Capital capacity

April 29, 2005

WHAT'S GOING on between City Hall and Baltimore's school system?

Mayor Martin O'Malley wants more control over the system's capital budget, ostensibly while schools CEO Bonnie S. Copeland and her staff get their act together enough to manage major capital projects.

Not surprisingly, Mr. O'Malley had his way with the Board of Estimates, which voted this week for the city, not the school system, to manage the $17 million in city bonds designated for school construction in the next fiscal year.

But is this a timely power grab so that a mayor-who-would-be-governor can add school construction to his list of accomplishments? Is it an attempt by a hands-on mayor to be accountable for buildings that the city owns? Or is this a reasonable response to the school system's slow progress in getting a handle on capital spending?

While the city actually owns the school buildings, major capital projects have been managed by the school system as part of a total educational package. Now the question is who should be responsible for "systemic" improvements and renovations, including replacing windows, roofs and heating and ventilation systems.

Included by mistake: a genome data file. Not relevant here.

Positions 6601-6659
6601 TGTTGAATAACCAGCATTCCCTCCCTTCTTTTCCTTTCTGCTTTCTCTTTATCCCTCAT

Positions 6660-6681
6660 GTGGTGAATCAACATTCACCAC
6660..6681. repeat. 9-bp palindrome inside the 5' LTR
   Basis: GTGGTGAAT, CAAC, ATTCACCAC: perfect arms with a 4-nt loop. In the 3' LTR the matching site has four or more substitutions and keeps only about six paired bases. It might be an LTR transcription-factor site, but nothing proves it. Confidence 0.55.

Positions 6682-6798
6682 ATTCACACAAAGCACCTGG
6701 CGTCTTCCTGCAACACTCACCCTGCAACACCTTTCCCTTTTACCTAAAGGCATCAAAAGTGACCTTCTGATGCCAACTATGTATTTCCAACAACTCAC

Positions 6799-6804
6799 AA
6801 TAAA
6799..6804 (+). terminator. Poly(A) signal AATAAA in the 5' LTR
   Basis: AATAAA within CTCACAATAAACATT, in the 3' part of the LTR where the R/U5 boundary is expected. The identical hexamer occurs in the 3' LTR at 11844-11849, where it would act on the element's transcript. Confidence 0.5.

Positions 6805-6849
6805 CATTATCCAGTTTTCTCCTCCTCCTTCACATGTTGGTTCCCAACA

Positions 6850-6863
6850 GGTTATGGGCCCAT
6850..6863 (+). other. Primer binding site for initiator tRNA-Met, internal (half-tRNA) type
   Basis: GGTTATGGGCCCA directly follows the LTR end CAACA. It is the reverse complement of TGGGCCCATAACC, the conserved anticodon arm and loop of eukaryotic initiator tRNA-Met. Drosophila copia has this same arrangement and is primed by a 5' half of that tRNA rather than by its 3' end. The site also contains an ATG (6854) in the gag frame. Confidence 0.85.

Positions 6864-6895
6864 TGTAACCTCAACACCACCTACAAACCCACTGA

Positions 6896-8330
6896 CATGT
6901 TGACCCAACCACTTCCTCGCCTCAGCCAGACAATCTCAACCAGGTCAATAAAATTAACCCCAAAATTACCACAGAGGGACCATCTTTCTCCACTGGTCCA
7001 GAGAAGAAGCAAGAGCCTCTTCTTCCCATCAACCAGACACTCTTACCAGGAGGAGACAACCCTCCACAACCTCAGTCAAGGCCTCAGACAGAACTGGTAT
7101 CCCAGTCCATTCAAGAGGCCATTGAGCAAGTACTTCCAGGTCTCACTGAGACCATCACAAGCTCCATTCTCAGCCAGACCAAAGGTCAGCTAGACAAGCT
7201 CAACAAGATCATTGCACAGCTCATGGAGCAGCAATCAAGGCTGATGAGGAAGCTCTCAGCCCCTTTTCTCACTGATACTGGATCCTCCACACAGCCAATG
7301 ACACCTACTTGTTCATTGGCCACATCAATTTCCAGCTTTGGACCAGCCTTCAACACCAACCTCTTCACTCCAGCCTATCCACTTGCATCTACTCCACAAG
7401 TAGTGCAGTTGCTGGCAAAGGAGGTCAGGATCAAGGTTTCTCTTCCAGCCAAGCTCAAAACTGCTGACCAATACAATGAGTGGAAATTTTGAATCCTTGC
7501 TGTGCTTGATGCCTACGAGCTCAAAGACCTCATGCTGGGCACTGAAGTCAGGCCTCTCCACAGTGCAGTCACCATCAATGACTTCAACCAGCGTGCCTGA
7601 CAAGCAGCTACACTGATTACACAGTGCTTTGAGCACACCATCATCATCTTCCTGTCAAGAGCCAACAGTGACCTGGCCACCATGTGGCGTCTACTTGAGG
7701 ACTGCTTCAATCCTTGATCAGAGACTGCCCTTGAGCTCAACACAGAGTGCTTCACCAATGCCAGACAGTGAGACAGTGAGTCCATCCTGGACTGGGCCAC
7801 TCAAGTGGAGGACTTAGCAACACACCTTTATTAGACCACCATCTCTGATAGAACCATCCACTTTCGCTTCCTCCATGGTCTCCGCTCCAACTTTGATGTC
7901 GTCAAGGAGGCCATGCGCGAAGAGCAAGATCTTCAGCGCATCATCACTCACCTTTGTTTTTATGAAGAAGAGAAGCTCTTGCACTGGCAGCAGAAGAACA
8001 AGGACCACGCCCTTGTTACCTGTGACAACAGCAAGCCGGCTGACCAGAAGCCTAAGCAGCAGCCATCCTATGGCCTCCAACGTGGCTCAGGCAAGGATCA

For now, the city is right to spearhead these vital projects.

After last year's whopping deficit, school officials have had their hands full trying to put in place effective controls for the system's operating budget. While city officials understand that priority, they have been skeptical about similar progress regarding the schools' capital budget. In January, school officials acknowledged that they had not spent $97 million in approved construction money over the previous five years. The city Planning Commission raised a lengthy list of concerns, including questions about how the system might close or downsize facilities due to declining enrollment, but school officials failed to respond adequately.

By March, the commission had outlined its capital budget and capital improvement plan, including a move to have the schools' projects taken over by the Department of Public Works. That's essentially the plan that the Board of Estimates approved this week.

School officials protest that this move is unnecessary or, at the least, premature.

But the city insists that it plans to coordinate with the school system to establish priority projects and that it intends to manage the schools' capital projects for only one fiscal year, starting July 1. Ms. Copeland says that by July 1 she will have a management plan in place for capital projects that parallels improved management of the operating budget and, therefore, the city should back off. But given the school system's recent record on construction projects, it's Ms. Copeland who should back off. She'd be better off right now letting the city fix the school buildings, while she continues to fix the learning that takes place inside.

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